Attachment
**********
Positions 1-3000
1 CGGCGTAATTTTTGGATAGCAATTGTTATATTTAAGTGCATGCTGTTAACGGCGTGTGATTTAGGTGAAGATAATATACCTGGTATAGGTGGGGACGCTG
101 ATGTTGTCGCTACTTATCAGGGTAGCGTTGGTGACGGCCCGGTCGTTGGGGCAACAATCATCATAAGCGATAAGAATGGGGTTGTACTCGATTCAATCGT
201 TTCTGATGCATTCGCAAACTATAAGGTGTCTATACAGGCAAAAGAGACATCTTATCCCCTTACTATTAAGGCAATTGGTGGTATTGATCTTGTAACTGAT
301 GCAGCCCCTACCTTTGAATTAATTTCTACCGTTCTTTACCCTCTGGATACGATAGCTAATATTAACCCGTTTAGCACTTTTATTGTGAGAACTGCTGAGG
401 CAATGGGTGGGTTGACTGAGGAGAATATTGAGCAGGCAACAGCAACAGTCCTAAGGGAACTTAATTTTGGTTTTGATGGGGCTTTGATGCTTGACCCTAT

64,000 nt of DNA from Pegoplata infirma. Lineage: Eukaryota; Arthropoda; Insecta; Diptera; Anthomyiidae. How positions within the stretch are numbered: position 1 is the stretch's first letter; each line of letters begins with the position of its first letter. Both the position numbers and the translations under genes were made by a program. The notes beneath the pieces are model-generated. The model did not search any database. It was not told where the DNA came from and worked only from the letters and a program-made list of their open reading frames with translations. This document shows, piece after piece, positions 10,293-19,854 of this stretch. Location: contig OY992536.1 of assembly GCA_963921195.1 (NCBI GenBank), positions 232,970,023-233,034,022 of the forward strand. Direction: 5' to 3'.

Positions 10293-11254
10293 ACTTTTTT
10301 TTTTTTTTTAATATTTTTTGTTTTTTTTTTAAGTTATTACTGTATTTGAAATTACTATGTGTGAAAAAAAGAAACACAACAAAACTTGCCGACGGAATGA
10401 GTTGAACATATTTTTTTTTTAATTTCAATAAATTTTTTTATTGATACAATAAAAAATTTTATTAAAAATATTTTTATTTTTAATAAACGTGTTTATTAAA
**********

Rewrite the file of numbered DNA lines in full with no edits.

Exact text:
Positions 1-3000
1 CGGCGTAATTTTTGGATAGCAATTGTTATATTTAAGTGCATGCTGTTAACGGCGTGTGATTTAGGTGAAGATAATATACCTGGTATAGGTGGGGACGCTG
101 ATGTTGTCGCTACTTATCAGGGTAGCGTTGGTGACGGCCCGGTCGTTGGGGCAACAATCATCATAAGCGATAAGAATGGGGTTGTACTCGATTCAATCGT
201 TTCTGATGCATTCGCAAACTATAAGGTGTCTATACAGGCAAAAGAGACATCTTATCCCCTTACTATTAAGGCAATTGGTGGTATTGATCTTGTAACTGAT
301 GCAGCCCCTACCTTTGAATTAATTTCTACCGTTCTTTACCCTCTGGATACGATAGCTAATATTAACCCGTTTAGCACTTTTATTGTGAGAACTGCTGAGG
401 CAATGGGTGGGTTGACTGAGGAGAATATTGAGCAGGCAACAGCAACAGTCCTAAGGGAACTTAATTTTGGTTTTGATGGGGCTTTGATGCTTGACCCTAT

64,000 nt of DNA from Pegoplata infirma. Lineage: Eukaryota; Arthropoda; Insecta; Diptera; Anthomyiidae. How positions within the stretch are numbered: position 1 is the stretch's first letter; each line of letters begins with the position of its first letter. Both the position numbers and the translations under genes were made by a program. The notes beneath the pieces are model-generated. The model did not search any database. It was not told where the DNA came from and worked only from the letters and a program-made list of their open reading frames with translations. This document shows, piece after piece, positions 10,293-19,854 of this stretch. Location: contig OY992536.1 of assembly GCA_963921195.1 (NCBI GenBank), positions 232,970,023-233,034,022 of the forward strand. Direction: 5' to 3'.

Positions 10293-11254
10293 ACTTTTTT
10301 TTTTTTTTTAATATTTTTTGTTTTTTTTTTAAGTTATTACTGTATTTGAAATTACTATGTGTGAAAAAAAGAAACACAACAAAACTTGCCGACGGAATGA
10401 GTTGAACATATTTTTTTTTTAATTTCAATAAATTTTTTTATTGATACAATAAAAAATTTTATTAAAAATATTTTTATTTTTAATAAACGTGTTTATTAAA